iLook offers YouTube channels a mobile app creator
| 10 June 2014
ILook is aiming to extend the pay-TV business model to long-tail online video, with a platform for video aggregators, video owners and advertisers that converts online content to a mobile TV 'channel.' Each channel can have its own dedicated app with a range of access models and paywalls.
"Through this easy-to-use technology, anyone — amateur or celebrity personality — can now have their own TV network without the traditional barriers and regulations," the company explained. "Whether you create your own workout instruction videos, like to cover Katy Perry songs or are already a YouTube sensation, you can now transform your channel into its own mobile TV app for free."
To create a TV app, users log in to their YouTube channel from www.ilook.tv. Once logged in, iLook automatically generates a mobile app and submits it to supported app stores, where it becomes available for download by television viewers. TV app video is viewable on the mobile screen, as well as any TV screen that is connected to the Internet via AppleTV, Chromecast or Xbox, allowing viewers to watch on the big screen or small.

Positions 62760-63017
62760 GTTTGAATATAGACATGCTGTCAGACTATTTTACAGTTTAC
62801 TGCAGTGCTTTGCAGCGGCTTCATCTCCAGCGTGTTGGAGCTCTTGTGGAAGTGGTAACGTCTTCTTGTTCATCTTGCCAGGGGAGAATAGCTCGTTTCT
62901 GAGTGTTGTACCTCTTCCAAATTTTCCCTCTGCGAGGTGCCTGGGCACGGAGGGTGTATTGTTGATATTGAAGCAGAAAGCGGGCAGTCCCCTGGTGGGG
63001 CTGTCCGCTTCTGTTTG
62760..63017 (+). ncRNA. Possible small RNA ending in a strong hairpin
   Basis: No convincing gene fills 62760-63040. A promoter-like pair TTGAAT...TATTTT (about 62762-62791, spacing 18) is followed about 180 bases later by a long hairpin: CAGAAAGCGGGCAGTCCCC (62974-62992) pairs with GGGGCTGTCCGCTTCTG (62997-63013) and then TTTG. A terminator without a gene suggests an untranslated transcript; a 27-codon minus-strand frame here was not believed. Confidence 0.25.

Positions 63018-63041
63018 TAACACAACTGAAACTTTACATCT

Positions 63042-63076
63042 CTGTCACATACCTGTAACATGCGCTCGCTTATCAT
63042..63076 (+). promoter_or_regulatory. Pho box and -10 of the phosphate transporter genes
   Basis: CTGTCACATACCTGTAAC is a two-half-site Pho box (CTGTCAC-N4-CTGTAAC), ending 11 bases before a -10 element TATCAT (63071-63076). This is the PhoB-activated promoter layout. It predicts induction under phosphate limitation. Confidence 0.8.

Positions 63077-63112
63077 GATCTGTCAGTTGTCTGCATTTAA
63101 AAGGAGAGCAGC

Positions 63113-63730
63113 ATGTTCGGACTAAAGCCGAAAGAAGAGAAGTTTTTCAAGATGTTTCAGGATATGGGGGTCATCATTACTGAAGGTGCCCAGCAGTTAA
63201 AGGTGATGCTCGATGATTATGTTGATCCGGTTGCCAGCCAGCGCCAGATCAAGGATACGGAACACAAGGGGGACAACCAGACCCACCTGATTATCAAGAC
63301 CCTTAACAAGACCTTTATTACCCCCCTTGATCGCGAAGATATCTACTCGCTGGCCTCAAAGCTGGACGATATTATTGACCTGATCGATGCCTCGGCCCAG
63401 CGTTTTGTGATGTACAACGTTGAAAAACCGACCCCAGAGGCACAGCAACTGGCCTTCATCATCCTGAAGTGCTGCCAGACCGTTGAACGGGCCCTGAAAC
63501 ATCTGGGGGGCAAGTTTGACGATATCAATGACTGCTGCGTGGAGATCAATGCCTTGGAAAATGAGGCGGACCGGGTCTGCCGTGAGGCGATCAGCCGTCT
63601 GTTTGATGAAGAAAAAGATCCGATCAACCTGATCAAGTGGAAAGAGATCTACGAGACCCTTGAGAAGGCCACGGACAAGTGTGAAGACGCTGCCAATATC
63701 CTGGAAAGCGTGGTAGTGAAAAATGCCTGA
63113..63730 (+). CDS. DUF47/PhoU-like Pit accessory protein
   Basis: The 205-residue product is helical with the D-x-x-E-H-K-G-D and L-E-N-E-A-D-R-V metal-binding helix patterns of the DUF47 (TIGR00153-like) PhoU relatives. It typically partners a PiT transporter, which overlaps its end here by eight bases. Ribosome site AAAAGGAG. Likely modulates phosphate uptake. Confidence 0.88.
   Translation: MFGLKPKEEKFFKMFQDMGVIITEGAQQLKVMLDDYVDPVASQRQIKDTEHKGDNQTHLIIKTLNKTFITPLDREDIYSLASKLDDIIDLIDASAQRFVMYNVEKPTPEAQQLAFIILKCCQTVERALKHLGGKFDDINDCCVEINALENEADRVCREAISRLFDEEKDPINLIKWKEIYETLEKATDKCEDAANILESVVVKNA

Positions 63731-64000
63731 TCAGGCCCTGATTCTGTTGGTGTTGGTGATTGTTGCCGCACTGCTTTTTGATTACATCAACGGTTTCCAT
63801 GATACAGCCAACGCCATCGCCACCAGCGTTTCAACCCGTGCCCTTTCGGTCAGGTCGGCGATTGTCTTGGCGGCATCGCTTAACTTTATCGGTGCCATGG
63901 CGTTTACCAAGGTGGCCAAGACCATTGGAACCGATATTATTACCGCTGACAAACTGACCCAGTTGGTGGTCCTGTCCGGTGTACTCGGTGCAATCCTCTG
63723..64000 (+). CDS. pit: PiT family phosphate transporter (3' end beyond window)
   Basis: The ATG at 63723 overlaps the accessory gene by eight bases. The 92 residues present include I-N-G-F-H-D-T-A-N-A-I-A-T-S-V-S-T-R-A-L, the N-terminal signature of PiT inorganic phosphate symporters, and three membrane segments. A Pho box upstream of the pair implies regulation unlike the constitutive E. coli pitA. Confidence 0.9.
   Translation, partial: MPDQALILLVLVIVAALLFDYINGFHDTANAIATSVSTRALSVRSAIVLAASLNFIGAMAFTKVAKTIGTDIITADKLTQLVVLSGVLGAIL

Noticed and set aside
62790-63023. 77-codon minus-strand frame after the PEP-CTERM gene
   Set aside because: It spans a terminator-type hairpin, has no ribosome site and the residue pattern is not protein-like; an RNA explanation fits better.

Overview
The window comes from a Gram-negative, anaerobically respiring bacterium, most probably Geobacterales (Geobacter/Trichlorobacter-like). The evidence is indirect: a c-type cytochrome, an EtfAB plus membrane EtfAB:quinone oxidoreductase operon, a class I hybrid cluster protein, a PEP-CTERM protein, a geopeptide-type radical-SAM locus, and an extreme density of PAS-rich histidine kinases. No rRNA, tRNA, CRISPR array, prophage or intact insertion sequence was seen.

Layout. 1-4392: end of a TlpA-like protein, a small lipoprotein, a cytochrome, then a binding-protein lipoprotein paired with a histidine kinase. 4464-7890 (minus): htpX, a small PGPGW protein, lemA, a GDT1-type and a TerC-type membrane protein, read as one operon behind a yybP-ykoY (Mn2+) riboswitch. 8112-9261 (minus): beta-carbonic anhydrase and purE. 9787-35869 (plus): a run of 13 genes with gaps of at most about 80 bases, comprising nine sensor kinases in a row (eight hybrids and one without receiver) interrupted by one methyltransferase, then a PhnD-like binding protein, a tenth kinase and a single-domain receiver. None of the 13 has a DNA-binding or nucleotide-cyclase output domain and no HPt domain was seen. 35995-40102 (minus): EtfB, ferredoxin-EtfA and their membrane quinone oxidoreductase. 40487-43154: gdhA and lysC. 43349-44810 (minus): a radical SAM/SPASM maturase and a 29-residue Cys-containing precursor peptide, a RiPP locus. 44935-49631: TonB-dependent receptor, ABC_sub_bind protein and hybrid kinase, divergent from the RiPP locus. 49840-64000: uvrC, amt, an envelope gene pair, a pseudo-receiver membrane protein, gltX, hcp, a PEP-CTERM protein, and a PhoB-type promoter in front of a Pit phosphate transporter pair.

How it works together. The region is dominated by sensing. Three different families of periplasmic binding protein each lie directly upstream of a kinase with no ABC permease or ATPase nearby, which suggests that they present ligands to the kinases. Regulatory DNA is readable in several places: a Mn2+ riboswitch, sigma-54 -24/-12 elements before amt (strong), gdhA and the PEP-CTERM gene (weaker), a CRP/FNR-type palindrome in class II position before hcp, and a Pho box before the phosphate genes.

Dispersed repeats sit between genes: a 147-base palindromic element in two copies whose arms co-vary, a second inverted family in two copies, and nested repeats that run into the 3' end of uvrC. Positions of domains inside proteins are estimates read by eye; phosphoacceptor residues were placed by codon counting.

In terms of video syndication and monetisation, video owners can export videos into TV apps that they do not own, and TV app owners can import videos from video owners. And, for a fee, anyone can have their videos inserted across all TV apps as TV commercials.
"This gives everyday video makers the same exact revenue opportunities as larger media organizations — a unique offering for consumers," iLook noted. "Special-interest and long-tail TV apps, like affinity print magazines before them, will command CPMs that are four to eight times higher than CPMs for more broadly focused TV networks."
Peter Redford, CEO of iLook, added: "Owners of long-tail YouTube channels are now able to attract attention and monetise like traditional TV networks, by co-locating on the same mobile screens with cable channel apps like CNN and MTV. We're deeply excited to launch and bring these capabilities into the entertainment market."